Face to Face: Finding Your Poem’s Truest Imagery
“When people look at my pictures I want them to feel the way the way they do when they want to read a line of a poem twice.” – Robert Frank
We will use a combination of generative prompts, mostly ekphrastic in nature, to create new work based upon past poems. How does light work in your poetry? How are your poems ‘framed’? Where do the ‘eye’ and ‘I’ merge and depart in the windows and visible interiors of your poems? How does ‘the gaze’ undress your poem? We will make an effort to sculpt and to expand the rich relationship between imagery and language in our poetry. While engaging with visual works by celebrated artists, we will also create our own personal, intimate photographs, in an effort to write toward, within, and against the voids and psychological landscapes in our poems.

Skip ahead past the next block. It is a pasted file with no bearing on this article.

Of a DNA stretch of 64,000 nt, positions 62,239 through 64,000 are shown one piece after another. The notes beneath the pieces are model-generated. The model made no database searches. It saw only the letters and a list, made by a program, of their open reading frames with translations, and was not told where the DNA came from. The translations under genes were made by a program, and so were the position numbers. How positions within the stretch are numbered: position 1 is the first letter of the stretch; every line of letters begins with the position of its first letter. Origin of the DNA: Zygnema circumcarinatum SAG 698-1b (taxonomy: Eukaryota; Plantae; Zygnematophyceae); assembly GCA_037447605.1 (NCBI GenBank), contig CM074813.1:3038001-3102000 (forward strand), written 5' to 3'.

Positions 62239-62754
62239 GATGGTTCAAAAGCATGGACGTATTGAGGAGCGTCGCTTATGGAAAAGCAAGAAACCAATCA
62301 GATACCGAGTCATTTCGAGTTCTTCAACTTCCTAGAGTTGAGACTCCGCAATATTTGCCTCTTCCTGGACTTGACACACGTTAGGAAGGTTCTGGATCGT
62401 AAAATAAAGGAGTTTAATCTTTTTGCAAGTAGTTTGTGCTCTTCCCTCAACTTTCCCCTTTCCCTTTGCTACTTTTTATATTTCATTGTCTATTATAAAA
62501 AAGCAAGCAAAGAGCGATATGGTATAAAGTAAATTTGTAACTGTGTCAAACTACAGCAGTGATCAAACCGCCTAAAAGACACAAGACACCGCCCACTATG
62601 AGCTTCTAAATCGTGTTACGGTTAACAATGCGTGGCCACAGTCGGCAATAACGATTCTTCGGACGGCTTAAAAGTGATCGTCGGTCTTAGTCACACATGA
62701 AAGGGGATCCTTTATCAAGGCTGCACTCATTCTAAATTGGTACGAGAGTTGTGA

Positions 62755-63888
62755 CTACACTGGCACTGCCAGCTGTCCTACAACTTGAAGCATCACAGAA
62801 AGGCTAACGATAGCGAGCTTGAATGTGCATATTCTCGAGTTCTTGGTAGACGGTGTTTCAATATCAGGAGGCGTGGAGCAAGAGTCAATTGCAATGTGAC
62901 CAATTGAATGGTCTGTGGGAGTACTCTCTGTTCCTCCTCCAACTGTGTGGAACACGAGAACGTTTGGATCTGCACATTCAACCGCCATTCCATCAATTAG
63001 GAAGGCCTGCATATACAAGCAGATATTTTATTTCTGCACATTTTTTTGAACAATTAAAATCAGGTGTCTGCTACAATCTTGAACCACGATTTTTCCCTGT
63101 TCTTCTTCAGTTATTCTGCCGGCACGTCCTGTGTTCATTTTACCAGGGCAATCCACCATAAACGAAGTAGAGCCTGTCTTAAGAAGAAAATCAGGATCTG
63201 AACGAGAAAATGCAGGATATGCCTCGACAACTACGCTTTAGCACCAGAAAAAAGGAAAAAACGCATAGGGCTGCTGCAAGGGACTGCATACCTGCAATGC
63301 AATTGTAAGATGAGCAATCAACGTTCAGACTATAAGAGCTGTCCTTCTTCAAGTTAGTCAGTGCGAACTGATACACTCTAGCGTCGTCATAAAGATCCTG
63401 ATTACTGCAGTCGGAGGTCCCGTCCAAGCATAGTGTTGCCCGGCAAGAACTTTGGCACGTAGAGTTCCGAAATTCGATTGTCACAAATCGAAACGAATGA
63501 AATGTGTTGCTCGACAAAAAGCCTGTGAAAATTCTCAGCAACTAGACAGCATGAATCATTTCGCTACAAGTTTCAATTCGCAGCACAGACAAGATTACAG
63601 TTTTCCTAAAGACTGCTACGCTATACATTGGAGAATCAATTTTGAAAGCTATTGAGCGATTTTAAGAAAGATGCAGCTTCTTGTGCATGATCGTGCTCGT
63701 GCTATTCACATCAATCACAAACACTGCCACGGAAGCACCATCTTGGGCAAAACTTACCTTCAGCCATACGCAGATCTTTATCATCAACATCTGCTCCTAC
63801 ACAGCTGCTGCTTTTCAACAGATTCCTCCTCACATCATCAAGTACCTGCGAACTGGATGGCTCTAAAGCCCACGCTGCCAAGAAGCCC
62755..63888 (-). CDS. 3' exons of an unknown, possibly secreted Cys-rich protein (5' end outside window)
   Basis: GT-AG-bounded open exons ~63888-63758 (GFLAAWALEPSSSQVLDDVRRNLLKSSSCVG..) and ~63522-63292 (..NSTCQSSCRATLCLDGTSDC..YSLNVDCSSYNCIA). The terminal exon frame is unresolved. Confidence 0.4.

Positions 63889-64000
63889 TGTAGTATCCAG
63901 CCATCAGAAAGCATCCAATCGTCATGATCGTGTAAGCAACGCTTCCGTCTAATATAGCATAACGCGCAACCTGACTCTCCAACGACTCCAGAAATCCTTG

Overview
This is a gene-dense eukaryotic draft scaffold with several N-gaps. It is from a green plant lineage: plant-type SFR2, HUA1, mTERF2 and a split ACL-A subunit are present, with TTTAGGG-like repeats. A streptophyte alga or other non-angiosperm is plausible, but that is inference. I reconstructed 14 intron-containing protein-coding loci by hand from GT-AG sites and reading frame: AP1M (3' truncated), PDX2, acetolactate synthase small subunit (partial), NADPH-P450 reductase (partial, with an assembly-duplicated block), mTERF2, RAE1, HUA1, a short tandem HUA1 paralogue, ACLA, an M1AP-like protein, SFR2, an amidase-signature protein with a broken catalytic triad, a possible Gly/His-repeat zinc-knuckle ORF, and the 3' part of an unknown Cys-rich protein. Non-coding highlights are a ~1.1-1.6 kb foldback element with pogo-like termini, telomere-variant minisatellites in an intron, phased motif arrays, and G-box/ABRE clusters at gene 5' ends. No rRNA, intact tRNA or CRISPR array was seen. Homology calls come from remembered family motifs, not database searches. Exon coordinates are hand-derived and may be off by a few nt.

Prior experience or knowledge of photography is neither required nor necessary. You will need to have access to a digital camera, whether it is a smartphone, a point-and-shoot digital camera, or a SLR camera. We will often write beyond the classroom with a backdrop of water and light as our primary page. The intention of our class is to help you see and revisit the art of seeing, through both craft and intuition, new dynamic ways to shape and to articulate the specific nuances, textures, and depths of your poetic voice.
RACHEL ELIZA GRIFFITHS is a poet and visual artist. She is the author of four books of poetry including, most recently, Lighting the Shadow (Four Way Books). Griffiths’ visual and literary work has appeared widely including The New York Times, American Poetry Review, Poets & Writers, Transition, Lit Hub, and Guernica. Currently, Griffiths teaches creative writing at the Institute of American Indian Arts and Sarah Lawrence College.